Paul McCartney Recaptures the Magic of His Earliest Solo Work on 'McCartney III'

Paul McCartney Recaptures the Magic of His Earliest Solo Work on 'McCartney III'
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Like its predecessors McCartney (1970) and McCartney II (1980), McCartney III was written, recorded and produced entirely by Sir Paul McCartney — this time, created alone during a COVID-19 lockdown. It is with McCartney III that one of the world's most celebrated songwriters has completed his trifecta of ultimate solo albums, proving yet again his legacy as a musical virtuoso.

From the very beginning, it's clear that this album is going to highlight McCartney's abilities as a composer. He's not concerning himself with writing any more hits; instead, he has chosen to display his talent and love for the instruments that have carried his career for over 60 years. Opener "Long Tailed Winter Bird" shows off his instrumental capabilities at their finest. With limited lyrics, the acoustic number highlights his talents as a guitar player. He uses unconventional harmonies but still finds a way to deliver an impressive instrumental track that's both rhythmic and dynamic.

McCartney conquers the blues on riff-laden "Slidin'" and "Lavatory Lil," of which the former showcases his multi-layered approach to songwriting as he performs a deeply complicated track that proves that rock'n'roll definitely isn't dead.

While instrumentation is the driving force behind the album, lyrically, McCartney doesn't fall short when addressing important issues faced in society today. On "Seize the Day," he warns about the climate crisis, while on "Find My Way," he addresses issues surrounding self-identity and anxiety. His vocals are consistently strong as he radiates enthusiasm throughout the entire record.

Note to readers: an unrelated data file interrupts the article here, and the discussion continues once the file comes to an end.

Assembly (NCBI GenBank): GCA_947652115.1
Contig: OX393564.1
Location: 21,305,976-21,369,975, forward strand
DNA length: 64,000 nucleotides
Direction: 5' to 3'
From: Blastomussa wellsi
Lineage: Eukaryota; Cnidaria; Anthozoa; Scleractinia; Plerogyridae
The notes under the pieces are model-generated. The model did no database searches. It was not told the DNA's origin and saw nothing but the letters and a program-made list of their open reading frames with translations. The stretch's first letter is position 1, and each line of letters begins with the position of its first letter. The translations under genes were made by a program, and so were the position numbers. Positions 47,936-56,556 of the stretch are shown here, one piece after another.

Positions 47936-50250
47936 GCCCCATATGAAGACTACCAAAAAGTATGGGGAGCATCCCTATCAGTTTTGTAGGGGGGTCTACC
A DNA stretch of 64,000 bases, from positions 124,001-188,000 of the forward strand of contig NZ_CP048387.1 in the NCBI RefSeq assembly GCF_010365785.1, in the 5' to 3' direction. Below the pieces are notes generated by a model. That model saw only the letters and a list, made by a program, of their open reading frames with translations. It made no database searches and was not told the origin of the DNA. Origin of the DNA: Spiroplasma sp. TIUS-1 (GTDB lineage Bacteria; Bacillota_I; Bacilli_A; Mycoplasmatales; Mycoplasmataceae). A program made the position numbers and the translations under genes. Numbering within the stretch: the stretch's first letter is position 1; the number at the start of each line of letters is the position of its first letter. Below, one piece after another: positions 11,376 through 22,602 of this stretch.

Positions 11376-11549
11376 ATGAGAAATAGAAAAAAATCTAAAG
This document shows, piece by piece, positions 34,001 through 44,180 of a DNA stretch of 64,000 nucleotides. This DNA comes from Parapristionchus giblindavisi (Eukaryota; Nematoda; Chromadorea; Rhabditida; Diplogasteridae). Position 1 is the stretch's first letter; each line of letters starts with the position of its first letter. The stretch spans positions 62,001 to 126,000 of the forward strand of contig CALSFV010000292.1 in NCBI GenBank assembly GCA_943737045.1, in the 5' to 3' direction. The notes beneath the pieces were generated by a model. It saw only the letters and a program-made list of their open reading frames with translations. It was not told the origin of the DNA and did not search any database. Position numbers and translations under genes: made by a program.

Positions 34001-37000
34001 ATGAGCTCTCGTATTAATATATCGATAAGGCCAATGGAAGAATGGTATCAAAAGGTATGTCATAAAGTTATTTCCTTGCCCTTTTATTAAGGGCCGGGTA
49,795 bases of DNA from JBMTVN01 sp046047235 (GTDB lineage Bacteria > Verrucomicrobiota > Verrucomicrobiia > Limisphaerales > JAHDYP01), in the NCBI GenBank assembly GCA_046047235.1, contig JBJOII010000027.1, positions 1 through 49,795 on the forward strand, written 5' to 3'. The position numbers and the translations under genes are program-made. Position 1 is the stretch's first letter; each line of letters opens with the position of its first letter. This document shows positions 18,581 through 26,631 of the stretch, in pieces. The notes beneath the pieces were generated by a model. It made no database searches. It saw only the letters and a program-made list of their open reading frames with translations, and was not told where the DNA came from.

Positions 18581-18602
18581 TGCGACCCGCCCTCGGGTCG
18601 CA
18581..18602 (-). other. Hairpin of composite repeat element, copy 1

With much of modern day music originating from the experimental approach the Beatles took in the late '60s, it's a joy to see McCartney still exploring those sides in his current songwriting. It's safe to say McCartney hasn't abandoned his sense of exploration, as on eight-minute psych track "Deep Deep Feeling," which takes a sonic trip through his psyche.

The McCartney trilogy has charted a course through the Beatles' breakup to through the impending rise of new wave and synth pop and, now, to this year's extended isolation and the power of home recording. His music already transcended time, but with the completion of this trilogy he has drawn a link through the past 50 years with his virtuosic compositions. (Capitol)